The Atlantic’s Conor Friedersdorf takes Howard Dean to task for not opposing military action in Libya.
Dean lost in the primaries, so we never got to see whether he’d really embrace the rule of law, truth-telling, and transparency about facts as president. But he is still speaking out about foreign wars. On Wednesday morning, for example, he went on MSNBC, where he praised President Obama for the war in Libya. “It’s very smart. You don’t put boots on the ground. You don’t commit trillions of dollars to a war in Iraq,” he said. “You do it with the other tools that we have that frankly work much better over the long term because you don’t get a lot of public resistance — drones, special operations forces, use of intelligence agencies. That’s exactly what he did.”
Isn’t that something?
He’s praising drone strikes and special ops because they’re less likely to attract the scrutiny and criticism from American citizens. It’s a position one doesn’t expect a prominent Iraq War dissenter to take — you’d think he of all people would understand that it’s vital for the American public to scrutinize the foreign policy decisions of its leaders regardless of the political party in power.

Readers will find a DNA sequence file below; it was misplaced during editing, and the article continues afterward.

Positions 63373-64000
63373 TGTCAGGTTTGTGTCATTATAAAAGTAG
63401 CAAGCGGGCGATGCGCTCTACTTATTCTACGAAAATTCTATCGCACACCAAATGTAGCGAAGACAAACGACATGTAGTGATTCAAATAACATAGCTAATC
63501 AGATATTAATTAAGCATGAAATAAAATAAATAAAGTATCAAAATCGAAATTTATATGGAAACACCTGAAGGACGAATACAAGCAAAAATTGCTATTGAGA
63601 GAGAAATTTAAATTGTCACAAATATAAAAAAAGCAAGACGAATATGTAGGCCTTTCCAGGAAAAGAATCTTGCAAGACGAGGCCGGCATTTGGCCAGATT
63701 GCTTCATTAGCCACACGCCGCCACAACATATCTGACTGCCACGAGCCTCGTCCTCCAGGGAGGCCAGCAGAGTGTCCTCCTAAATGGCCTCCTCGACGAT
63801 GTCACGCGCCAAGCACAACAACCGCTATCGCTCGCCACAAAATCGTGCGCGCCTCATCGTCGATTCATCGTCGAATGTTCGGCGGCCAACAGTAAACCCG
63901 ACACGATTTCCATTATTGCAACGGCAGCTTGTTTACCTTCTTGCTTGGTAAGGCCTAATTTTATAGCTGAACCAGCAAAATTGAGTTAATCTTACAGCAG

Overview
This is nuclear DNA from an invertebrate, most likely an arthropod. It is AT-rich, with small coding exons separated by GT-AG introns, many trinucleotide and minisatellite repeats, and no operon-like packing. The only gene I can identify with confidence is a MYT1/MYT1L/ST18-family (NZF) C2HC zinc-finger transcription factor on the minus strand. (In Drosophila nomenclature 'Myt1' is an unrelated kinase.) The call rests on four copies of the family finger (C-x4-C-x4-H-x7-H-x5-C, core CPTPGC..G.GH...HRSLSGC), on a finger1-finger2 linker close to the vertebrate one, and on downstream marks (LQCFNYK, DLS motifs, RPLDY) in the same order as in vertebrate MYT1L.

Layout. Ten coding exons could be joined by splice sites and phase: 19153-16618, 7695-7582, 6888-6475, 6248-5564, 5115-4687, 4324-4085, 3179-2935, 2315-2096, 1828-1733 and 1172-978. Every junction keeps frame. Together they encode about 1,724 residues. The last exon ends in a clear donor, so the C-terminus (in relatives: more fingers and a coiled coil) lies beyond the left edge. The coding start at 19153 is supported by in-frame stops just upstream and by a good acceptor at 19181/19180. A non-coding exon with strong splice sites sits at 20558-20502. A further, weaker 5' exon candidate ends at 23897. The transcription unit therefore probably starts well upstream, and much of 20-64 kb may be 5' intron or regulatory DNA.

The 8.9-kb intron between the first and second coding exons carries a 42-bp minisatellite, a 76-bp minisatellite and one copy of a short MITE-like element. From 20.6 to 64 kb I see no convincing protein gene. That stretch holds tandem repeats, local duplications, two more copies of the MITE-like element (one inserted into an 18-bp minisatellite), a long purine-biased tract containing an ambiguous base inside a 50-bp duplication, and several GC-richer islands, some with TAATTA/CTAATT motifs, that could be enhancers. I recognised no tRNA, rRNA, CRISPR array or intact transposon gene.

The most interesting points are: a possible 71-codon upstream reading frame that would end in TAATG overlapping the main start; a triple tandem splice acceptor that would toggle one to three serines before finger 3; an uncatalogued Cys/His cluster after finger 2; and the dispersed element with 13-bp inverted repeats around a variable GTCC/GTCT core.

Friedersdorf goes on to attack the anti-war movement as just so much partisan hackery. Except, he’s wrong. The bulk of opposition to the Iraq War wasn’t opposition to the concept of war. For most of us who opposed the Iraq War, it was neither out of dovishness or kneejerk opposition to Bush. It was opposition to a war that was unnecessary and distracting from the already ongoing war against Al Qaeda and its affiliates.
The only military action of the last 20 years I have seriously opposed was the invasion and occupation of Iraq, because it never made any sense. There were no WMDs and thousands of Americans died due to poor leadership from Bush and his crew.
When Obama ran for president, he did not run as an anti-war candidate, something even some of his supporters seem to have ignored. Obama said he opposed the Iraq War, but even on the campaign trail he made clear that he thought the conflict in Afghanistan was needed.
I don’t get this sort of strawman type argument that because someone – rightly – opposed the Iraq War, they should oppose all other wars and if they don’t they’re a hypocrite.